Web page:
January 16, 2004 -- “Anything Else” is one of writer-director-actor Woody Allen's weaker films in recent years. It is a lackluster romantic comedy in which Allen plays against type as a somewhat crazed, sometimes violent, paranoid gun nut. He is an adviser to a younger man, who is also Woody's alter ego. So you sort of get two Woody Allens for the price of one.
Woody plays David Dobel, a high school teacher who also writes comedy. He is a friend to another comedy writer, Jerry Falk (played by Jason Biggs of the “American Pie” movies.) Falk is making a living writing comedy, but is seriously messed up. He is saddled by high commission contract with an inept agent, Harvey (played by Danny DeVito of “War of the Roses”). He is also saddled with a lousy relationship with a flaky girlfriend, Amanda (played by Christina Ricci of “The Opposite of Sex”), and a crummy psychiatrist. Dobel keeps telling Falk he needs to shed these toxic relationships and start over. He eventually talks Falk into going to the west coast with him to work in television comedy, but Falk is having trouble letting go of his old life in New York.
Falk is the kind of guy who is easily pushed around. Amanda treats him like dirt and he takes it. Amanda's mother moves in with him and her in their tiny apartment, and brings her piano along. He puts up with her, and the piano, too. His psychiatrist offers him no advice at all and he puts up with that, as well. His agent is worthless, but Falk sticks with him anyway. He should leave New York and head to California, but he will probably stick around if the neurotic Amanda gives him just one reason to stay. Falk occasionally looks right into the camera to tell us what he is really thinking.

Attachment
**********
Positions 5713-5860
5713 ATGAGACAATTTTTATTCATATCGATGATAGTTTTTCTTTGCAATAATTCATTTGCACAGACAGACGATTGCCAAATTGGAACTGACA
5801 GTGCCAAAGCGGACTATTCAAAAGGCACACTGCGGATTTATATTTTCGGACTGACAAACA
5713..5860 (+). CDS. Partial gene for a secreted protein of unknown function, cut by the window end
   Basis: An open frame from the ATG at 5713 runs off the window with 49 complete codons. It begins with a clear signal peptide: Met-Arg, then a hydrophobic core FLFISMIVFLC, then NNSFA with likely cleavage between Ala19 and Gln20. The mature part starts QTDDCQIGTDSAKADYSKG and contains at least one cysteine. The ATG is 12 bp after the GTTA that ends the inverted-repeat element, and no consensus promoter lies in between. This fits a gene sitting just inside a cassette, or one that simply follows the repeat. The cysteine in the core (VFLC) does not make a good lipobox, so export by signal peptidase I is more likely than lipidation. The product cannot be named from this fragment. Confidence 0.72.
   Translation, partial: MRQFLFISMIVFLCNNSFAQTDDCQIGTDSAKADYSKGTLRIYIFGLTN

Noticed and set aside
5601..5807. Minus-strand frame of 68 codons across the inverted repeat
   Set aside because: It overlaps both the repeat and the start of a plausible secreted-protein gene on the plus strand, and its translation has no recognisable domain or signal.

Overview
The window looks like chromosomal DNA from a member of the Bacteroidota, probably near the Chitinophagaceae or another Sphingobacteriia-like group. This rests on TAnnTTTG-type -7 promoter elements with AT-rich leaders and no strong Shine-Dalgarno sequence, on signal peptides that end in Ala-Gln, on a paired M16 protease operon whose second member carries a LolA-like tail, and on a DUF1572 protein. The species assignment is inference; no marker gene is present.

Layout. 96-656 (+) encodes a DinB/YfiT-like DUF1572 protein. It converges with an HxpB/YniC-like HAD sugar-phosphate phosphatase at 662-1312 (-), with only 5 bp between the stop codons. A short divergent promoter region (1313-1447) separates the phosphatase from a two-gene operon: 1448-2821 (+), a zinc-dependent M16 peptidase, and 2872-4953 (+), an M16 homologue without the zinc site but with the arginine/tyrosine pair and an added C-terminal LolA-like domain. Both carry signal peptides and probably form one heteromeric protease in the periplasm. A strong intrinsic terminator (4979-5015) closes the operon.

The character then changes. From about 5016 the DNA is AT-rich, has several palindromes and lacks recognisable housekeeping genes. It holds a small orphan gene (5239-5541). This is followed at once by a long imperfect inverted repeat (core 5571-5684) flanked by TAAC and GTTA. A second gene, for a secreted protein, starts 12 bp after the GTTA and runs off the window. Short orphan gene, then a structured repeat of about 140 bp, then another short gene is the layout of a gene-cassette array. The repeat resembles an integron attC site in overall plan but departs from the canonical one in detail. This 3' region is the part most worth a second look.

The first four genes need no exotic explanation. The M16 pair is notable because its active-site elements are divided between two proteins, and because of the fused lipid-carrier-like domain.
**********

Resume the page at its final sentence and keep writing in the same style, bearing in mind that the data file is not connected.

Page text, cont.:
The film explores the same themes of sexual politics among neurotic New York intellectuals that Woody has been doing for over 30 years. Biggs plays the kind of timid, nervous, insecure, talky character that Allen usually plays. The trouble is, Biggs is not nearly as good at this kind of role as Allen. For that matter, Allen is not very convincing as a gun-toting survivalist, either. Woody has tried this sort of thing before. In “Bullets Over Broadway,” one of his better films, John Cusack played the part of the Woody Allen-type character. Cusack was very good in the role, but then he is a very good actor and this is the kind of role he excels in. In addition to Biggs not being convincing in the role, the material is not very funny and the pacing is too slow. The supporing actors, however, are pretty good, including DeVito, Ricci and Stockard Channing (“Six Degrees of Separation”) as Amanda's flaky mother. DeVito has a very funny scene when Falk tells him his contract will not be renewed. There are also some funny one-liners in the movie, like “I feel like committing suicide, but I've got so many problems, that wouldn't solve them all,” or “You don’t want your life to end up as black-and-white newsreel footage scored by a cello in a minor key,” or “Look at her body language, all verbs.” This film rates a C.
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